HANG TIME HEADQUARTERS — The long wait is almost over … well, we think it might be over.
We could know before nightfall where the Kings will play in the future: Sacramento or Seattle.
The NBA’s Board of Governors meet today in Dallas with an expected final vote by all 30 owners on the Maloof family’s relocation proposal that would move the Kings from Sacramento to Seattle, where a group led by hedge fund manager Chris Hansen and Microsoft executive Steve Ballmer is set to purchase the franchise for a record price.
The formal recommendation two weeks ago from the committee of owners formed to study the relocation plan was a resounding vote for the Kings remaining in Sacramento. But the Maloofs have made it clear that their desire is to go with the Seattle group’s generous reported offer of $406.25 million and flee California’s capital city.
It’s not as simple as that, of course, what with the lawyers involved and the league waist-deep in a back and forth between two cities that are both desperate to keep a team, in Sacramento’s case, and regain a team, in Seattle’s case.
That’s the short version. The long version, in complete detail courtesy my main man, TNT’s David Aldridge, who is going to be on the scene in Dallas today, is much more complicated.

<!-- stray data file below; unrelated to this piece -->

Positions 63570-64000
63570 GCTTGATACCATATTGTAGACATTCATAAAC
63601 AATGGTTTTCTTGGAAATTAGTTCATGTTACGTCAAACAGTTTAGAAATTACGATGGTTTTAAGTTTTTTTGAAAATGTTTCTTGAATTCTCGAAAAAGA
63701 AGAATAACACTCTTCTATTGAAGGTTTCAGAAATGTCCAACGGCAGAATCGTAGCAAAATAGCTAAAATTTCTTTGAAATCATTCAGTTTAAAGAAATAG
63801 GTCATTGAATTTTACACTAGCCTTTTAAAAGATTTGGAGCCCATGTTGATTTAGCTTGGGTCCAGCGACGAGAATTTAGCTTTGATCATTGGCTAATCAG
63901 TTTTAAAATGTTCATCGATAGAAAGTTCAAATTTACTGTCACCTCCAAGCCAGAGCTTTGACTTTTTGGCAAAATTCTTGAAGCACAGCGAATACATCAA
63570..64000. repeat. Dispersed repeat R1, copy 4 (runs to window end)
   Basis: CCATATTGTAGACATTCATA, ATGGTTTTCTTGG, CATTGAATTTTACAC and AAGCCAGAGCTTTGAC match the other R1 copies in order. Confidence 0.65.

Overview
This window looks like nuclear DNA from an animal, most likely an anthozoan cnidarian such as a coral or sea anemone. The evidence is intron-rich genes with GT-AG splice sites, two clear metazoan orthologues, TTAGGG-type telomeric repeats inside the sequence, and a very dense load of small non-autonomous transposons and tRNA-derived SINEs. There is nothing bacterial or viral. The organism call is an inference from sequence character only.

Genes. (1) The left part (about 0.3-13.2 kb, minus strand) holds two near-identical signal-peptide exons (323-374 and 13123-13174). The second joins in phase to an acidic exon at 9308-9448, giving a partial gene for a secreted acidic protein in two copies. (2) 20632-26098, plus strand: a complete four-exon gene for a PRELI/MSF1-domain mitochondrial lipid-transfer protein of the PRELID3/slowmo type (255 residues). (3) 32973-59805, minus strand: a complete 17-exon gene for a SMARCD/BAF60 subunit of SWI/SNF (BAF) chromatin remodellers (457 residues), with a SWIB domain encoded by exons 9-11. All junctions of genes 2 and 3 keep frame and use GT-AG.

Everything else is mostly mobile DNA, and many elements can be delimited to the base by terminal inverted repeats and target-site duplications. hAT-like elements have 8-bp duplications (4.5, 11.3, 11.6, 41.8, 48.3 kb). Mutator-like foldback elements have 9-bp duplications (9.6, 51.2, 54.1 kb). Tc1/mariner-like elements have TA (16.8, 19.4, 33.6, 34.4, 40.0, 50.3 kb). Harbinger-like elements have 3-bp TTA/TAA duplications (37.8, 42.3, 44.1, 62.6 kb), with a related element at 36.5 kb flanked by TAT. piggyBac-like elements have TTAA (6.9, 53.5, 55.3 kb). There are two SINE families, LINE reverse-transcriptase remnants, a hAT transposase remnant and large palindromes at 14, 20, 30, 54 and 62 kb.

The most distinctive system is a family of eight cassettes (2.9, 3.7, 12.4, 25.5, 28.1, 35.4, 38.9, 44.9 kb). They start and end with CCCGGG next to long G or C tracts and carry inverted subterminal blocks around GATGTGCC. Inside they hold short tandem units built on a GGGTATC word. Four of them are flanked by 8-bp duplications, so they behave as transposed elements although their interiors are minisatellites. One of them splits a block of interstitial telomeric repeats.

The Seattle group has covered all of its bases in trying to complete this deal. They’ve reached an agreement on that secondary deal, which they want enacted in the case that the Board of Governors reject the relocation proposal today.
That deal would include the Maloofs selling 20 percent of the Kings to the Hansen-led group for $120 million, and that’s based on a franchise valuation of $600 million. The Kings would stay in Sacramento for the 2013-14 season with the Maloofs as the owners. The Hansen group is also willing (and able) to pay an unprecedented $115 million relocation fee, a payout of approximately $4 million for every owner, if the owners allow them to purchase the Kings and move them to Seattle next season, raising the stakes yet again in this hundred million dollar exhibit in the business of basketball.
Sacramento Mayor and former NBA star Kevin Johnson is using the Kings’ history in Sacramento and the NBA’s loyalty to a fan base and city that has supported the Kings fervently, through good times and bad, as his trump card in this saga. The Sacramento group does not seem at all interested in some bidding war for the franchise that’s made it’s home there for last three decades.
Sort through the minutiae as best you can, but the bottom line is one set of fans will wake up tomorrow relieved that they finally have some answers about their team while another group of fans will wake up to the nightmare that their team is either leaving or not coming to town.
Again, the long wait is almost over … we think!